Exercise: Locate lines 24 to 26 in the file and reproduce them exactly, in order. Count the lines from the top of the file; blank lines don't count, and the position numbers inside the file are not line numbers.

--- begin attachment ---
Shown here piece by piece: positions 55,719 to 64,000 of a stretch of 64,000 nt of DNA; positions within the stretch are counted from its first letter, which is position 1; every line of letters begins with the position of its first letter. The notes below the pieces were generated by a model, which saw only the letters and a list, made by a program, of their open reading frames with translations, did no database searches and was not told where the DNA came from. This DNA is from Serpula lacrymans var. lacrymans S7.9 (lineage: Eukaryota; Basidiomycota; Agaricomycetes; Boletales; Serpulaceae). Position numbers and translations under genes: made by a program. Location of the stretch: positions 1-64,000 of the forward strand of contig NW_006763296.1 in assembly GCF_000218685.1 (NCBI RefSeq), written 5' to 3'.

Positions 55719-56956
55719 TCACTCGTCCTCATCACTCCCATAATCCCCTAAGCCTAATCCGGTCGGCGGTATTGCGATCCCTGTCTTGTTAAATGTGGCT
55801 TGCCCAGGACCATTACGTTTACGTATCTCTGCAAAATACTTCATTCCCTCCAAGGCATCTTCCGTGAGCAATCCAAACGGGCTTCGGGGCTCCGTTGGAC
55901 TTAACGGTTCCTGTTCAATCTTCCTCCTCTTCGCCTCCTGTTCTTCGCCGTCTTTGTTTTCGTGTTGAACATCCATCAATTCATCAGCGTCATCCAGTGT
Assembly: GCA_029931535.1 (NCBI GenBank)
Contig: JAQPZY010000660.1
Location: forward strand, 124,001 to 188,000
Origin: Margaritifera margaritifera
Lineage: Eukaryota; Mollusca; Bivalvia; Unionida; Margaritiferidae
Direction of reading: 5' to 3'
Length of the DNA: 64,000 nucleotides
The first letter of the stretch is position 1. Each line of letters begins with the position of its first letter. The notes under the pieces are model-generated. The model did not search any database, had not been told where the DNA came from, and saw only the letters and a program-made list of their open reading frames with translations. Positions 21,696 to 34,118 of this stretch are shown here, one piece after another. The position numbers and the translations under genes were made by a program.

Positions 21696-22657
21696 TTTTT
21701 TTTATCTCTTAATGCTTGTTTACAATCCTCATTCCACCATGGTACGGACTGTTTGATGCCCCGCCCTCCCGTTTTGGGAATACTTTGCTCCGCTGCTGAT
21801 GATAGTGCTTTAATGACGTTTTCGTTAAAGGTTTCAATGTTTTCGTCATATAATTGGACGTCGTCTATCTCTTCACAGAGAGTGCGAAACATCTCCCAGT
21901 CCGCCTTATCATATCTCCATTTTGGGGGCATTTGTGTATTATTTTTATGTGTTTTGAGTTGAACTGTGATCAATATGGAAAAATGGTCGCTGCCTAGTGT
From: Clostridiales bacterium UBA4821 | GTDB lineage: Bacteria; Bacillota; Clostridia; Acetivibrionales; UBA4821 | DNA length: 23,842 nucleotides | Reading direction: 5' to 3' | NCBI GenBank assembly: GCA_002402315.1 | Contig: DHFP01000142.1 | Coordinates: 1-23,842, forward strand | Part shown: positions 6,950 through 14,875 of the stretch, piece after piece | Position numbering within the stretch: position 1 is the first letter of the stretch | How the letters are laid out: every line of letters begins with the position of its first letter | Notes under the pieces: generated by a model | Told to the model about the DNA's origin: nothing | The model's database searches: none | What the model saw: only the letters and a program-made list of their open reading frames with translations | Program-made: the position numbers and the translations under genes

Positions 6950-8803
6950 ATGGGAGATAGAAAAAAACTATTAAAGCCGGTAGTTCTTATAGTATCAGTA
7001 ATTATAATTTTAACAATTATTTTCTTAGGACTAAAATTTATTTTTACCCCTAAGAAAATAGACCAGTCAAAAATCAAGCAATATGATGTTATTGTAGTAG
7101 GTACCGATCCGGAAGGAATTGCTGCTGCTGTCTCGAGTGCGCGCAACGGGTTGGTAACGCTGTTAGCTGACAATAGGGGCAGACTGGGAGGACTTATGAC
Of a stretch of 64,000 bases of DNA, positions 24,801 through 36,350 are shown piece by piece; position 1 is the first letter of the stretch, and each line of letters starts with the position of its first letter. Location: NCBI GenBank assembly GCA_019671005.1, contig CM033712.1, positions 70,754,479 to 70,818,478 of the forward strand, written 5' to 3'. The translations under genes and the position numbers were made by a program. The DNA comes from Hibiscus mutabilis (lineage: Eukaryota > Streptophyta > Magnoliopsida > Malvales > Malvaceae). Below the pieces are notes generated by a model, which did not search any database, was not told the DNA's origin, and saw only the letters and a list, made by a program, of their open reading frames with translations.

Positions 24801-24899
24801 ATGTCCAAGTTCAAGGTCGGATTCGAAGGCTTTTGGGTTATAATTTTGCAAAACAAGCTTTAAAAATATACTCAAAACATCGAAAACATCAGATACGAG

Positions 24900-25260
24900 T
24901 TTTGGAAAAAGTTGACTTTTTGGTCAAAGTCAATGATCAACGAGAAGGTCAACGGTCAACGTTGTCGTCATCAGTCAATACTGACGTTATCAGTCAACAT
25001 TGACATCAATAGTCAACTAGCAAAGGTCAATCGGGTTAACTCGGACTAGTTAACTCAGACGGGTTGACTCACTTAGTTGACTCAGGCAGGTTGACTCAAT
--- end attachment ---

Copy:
Of a stretch of 64,000 bases of DNA, positions 24,801 through 36,350 are shown piece by piece; position 1 is the first letter of the stretch, and each line of letters starts with the position of its first letter. Location: NCBI GenBank assembly GCA_019671005.1, contig CM033712.1, positions 70,754,479 to 70,818,478 of the forward strand, written 5' to 3'. The translations under genes and the position numbers were made by a program. The DNA comes from Hibiscus mutabilis (lineage: Eukaryota > Streptophyta > Magnoliopsida > Malvales > Malvaceae). Below the pieces are notes generated by a model, which did not search any database, was not told the DNA's origin, and saw only the letters and a list, made by a program, of their open reading frames with translations.

Positions 24801-24899
24801 ATGTCCAAGTTCAAGGTCGGATTCGAAGGCTTTTGGGTTATAATTTTGCAAAACAAGCTTTAAAAATATACTCAAAACATCGAAAACATCAGATACGAG